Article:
Diamondbacks Adam Jones homers in first game action of spring

Shuffling between a pair of adjacent diamonds at Salt River Fields, Adam Jones wore a red jersey top and white pants. After years in black and orange, it looked strange. He admitted later it felt unusual, too.

That was the only part of Jones' game that looked out of place on Friday afternoon. His first game action since signing a one-year deal with the Diamondbacks earlier in the week couldn’t have gone much better.

Bouncing between Double-A and Triple-A games, Jones took seven trips to the plate. He singled to center field. He drove to long home run to left-center. He walked three times.

He tracked pitches and worked counts. He laid off sliders and swung through the occasional fastball. He slid into second on a force play. He did not play the field, but he looked and felt like a baseball player again.

"It felt amazing," Jones said, "to be out there between the lines with the fellas."

Jones is 33, a veteran of 13 big league seasons. But signing midway through spring training presents a challenge unlike previous springs.

This time a week ago, Jones was working out at Grand Canyon University. Now he is up against the clock in preparing for Opening Day.

Players have signed up for the first half of a decade. Many who have done, so have struggled, particularly position players.

Five years ago, slugger Kendrys Morales and shortstop Stephen Drew missed out on spring training, signed midseason deals and performed badly. Last season, Neil Walker signed midway through March and wound up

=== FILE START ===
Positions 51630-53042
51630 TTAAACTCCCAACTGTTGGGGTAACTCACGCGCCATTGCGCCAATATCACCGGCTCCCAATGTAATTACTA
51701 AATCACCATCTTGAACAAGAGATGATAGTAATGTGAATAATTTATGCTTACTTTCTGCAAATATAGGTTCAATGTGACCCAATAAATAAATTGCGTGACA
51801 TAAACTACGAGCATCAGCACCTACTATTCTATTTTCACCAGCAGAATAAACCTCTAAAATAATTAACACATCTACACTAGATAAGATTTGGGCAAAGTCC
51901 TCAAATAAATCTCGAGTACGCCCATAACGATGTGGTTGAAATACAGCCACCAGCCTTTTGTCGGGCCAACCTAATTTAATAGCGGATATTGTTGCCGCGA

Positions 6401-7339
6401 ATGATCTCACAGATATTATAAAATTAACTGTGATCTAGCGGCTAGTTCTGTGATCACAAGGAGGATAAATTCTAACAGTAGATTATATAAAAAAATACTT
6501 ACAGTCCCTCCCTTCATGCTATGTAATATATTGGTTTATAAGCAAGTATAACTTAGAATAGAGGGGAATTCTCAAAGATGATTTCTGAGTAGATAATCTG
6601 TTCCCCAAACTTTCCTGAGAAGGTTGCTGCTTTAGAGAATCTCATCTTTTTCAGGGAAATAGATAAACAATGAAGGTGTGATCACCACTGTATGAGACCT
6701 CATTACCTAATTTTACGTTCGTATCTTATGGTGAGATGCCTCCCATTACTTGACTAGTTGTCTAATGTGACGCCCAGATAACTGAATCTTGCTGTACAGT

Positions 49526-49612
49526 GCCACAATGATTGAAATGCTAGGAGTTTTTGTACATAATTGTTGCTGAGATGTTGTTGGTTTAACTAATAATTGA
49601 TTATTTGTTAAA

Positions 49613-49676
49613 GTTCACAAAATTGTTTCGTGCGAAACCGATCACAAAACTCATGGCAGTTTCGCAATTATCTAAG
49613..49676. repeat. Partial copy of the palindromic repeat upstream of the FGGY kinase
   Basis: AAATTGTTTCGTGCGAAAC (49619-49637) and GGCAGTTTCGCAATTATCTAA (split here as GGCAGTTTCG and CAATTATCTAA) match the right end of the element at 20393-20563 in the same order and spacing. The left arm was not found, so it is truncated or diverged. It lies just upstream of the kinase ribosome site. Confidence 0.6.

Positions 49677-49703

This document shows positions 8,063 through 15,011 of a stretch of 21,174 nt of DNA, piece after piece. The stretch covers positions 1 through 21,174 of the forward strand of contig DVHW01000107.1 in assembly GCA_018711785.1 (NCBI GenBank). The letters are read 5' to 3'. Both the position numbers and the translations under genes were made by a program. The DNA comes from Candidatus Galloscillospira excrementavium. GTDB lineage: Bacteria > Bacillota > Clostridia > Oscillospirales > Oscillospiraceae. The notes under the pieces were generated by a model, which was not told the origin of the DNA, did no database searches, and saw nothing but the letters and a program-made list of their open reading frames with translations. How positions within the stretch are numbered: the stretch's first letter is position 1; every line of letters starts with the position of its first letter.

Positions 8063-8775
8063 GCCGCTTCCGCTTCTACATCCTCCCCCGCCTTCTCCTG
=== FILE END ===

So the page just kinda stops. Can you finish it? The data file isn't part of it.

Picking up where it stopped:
Third baseman, however, signed last year on the same day as Jones – March 11 – and had a roughly in line season with his career averages.

Jones believes it is down to players communicating with their teams about how much time they need to get ready. He said in springs he'd typically had anywhere from 50 to 70 at, but he doesn't think he needs nearly that many to feel ready.

"Twenty, 25 at-bats and I'm ready to roll," he said. "

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But he doesn't feel like he's on par with teammates when it comes to his preparedness.

"I am trying to catch a lot of guys who are at the 40, 50, 60 at-bat mark," Jones said. "I don't feel like I'm starting from zero, but I'm definitely not where the guys are at."

If he was at bats on Friday, Jones was not too far behind. He was facing mostly minor leaguers and didn't see premium velocity, but his at-bats were competitive and he appeared comfortable in the box.

He flew to the warning. In his fourth, he lined up a first-pitch fastball into a center for a single. The next time up, he connected on a 1-1 fastball and launched it out to left-center field.

In all, he saw 31 pitches, and he plans to return to the minor league.

"I had been trying to stay in shape, trying to stay ready," Jones said. “I'm just trying to get a good pitch to hit and lay off the other stuff. A couple of cutters, a few cut-ups, a swing cut, some change-ups, a couple of cutters. It was good to see everything. …

“I think I’m right on course. I am 100 percent confident I will be ready for Opening Day. "


The Diamondbacks made another round of cuts on Friday, optioning right-handers Jimmie Sherfy and Joey Krehbiel to Triple-A Reno and Reassigning Catcher Tyler Heineman

Of the five, Sherfy seemed like the best bet to break camp on the Opening Day, but manager Torey Lovullo said Sherfy's stuff was down.

"It´s about what we were seeing coming out of his hand and the command around the plate," Lovullo said. "It just wasn't what we needed to see at this point in time."

Sherfy was sitting at 88-91 mph with his fastball on Wednesday. He has sat around 94 mph at the big league level the past two seasons.

* Right-hander Ricky Nolasco, who is in a minor league deal, is dealing with a sore arm, Lovullo said.

* Outfielder Jarrod Dyson, who is working his way back from an oblique injury, took at-bats in the same game as Jones on Friday. He remains on track to be ready for opening day.

Reach Piecoro at (602) 444-8680 or nick.piecoro@arizonarepublic.com. Follow him on Twitter @nickpiecoro.

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